VAT Collection: Federation or Provinces
Prior to entering into the debate of VAT collection in Pakistan, one must look at the European Union experience. Work is underway to reform the basic structure of the tax in certain areas, such as those determining which EU jurisdiction is entitled to the VAT being collected at present. Much of the legislative debate has been focused on how to alter the system to better reflect taxation where consumption actually occurs, principally for services that can be supplied at a distance like e-commerce, telecommunication etc.
The outcome of any new legislation in this area in EU will see a shift of VAT revenue from one country to another, principally from low rate countries to high rate countries. And no mention of EU VAT moderanization issues would be complete without a reference to the need to tackle the carousel/missing trader fraud issue which is costing EU governments very large sums in lost revenue. This drove urgent legislative change across EU.
The issues faced by EU are not alien to Pakistan but will surface soon! For instance, if a person is registered as service provider in NWFP and delivers the service in Punjab on the instruction of a person registered in Sindh then where will the input and output be paid and claimed. This and other similar peculiar issues will crop up!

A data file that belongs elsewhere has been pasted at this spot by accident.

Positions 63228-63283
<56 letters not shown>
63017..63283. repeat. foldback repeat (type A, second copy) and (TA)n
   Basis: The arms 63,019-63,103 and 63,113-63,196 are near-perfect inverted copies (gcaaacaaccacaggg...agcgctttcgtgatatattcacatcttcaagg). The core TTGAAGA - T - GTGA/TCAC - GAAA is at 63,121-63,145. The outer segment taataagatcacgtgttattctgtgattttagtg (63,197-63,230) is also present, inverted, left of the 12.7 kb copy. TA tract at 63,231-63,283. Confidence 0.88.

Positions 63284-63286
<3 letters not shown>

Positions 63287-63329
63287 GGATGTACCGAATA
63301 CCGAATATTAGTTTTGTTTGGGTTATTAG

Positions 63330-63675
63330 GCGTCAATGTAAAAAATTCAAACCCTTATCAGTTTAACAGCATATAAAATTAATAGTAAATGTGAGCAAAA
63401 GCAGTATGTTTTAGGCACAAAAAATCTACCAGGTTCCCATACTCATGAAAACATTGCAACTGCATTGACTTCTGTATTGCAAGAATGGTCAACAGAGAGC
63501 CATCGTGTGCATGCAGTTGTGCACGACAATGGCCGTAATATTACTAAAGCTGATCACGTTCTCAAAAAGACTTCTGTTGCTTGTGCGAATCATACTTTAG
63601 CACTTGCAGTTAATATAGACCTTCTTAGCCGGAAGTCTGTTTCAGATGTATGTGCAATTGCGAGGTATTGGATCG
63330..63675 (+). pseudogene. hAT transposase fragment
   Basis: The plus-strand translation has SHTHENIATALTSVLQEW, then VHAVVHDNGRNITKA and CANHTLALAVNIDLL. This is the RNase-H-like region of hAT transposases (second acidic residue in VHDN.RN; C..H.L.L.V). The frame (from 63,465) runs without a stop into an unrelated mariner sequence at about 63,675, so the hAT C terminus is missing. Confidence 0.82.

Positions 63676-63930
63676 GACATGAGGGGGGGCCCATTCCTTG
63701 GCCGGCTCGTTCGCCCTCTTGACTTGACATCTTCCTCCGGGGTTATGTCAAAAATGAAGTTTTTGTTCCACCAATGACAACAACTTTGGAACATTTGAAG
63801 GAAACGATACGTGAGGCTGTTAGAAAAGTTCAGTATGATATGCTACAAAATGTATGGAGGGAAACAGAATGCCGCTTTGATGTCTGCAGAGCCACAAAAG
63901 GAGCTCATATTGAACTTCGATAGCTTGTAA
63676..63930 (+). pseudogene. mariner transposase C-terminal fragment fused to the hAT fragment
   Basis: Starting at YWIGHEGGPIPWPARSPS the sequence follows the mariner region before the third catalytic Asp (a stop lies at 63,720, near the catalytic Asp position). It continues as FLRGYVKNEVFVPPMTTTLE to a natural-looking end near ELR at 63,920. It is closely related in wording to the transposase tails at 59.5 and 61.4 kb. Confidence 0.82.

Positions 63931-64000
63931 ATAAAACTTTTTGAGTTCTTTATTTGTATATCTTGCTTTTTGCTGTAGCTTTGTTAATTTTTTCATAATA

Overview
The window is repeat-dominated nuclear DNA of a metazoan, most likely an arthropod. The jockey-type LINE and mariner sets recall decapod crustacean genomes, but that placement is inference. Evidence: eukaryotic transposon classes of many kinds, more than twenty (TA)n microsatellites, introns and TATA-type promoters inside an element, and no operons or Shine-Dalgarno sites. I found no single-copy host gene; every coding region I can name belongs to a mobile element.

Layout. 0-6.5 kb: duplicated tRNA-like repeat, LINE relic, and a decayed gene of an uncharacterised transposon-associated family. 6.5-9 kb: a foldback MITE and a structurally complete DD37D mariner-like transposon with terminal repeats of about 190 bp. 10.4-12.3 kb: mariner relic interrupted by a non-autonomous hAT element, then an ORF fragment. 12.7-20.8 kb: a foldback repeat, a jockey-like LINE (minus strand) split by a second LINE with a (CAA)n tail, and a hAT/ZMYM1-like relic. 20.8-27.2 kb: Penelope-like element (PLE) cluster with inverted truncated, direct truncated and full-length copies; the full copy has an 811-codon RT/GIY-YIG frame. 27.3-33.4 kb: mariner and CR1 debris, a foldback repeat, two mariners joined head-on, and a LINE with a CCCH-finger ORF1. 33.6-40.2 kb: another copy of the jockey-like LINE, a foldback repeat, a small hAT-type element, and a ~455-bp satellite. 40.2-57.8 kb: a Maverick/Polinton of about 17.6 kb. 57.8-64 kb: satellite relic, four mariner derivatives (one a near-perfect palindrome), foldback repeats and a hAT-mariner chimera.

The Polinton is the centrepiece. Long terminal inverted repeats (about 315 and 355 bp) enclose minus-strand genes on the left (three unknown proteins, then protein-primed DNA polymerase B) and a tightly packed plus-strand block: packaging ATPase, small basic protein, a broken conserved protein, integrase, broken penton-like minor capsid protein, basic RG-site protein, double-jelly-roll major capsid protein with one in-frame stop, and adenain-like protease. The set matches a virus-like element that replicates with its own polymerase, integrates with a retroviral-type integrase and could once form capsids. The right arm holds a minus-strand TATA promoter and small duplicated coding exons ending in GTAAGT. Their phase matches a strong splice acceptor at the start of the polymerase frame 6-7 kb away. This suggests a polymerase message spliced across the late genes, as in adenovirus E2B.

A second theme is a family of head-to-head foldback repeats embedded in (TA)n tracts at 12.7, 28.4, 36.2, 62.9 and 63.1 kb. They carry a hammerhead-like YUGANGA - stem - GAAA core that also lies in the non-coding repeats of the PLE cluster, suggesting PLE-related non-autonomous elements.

Further, one school of thought is of the opinion that if the provinces are finding it difficult to share then wouldnt that also be difficult for federation to allow input of services VAT adjustment against output of goods and federal services! Moreover, if the provincial VAT will be collected by the provinces themselves then this may tantamount to increasing the compliance cost by the businesses which are already overburdened with 47 compliances a year according to the World Bank survey conducted by PwC but actually they are around 58 if labor law compliances are included.
VAT or GST by Provinces
VAT is meant for allowing credit on expenses and purchases but it seems that even after NFC award the provinces are struggling for additional revenue owing to trust deficit. These issues were raised by a local expert in the VAT conference held by the FBR in Islamabad but was not made part of the recommendation of Dr. Hafiz Pashas report.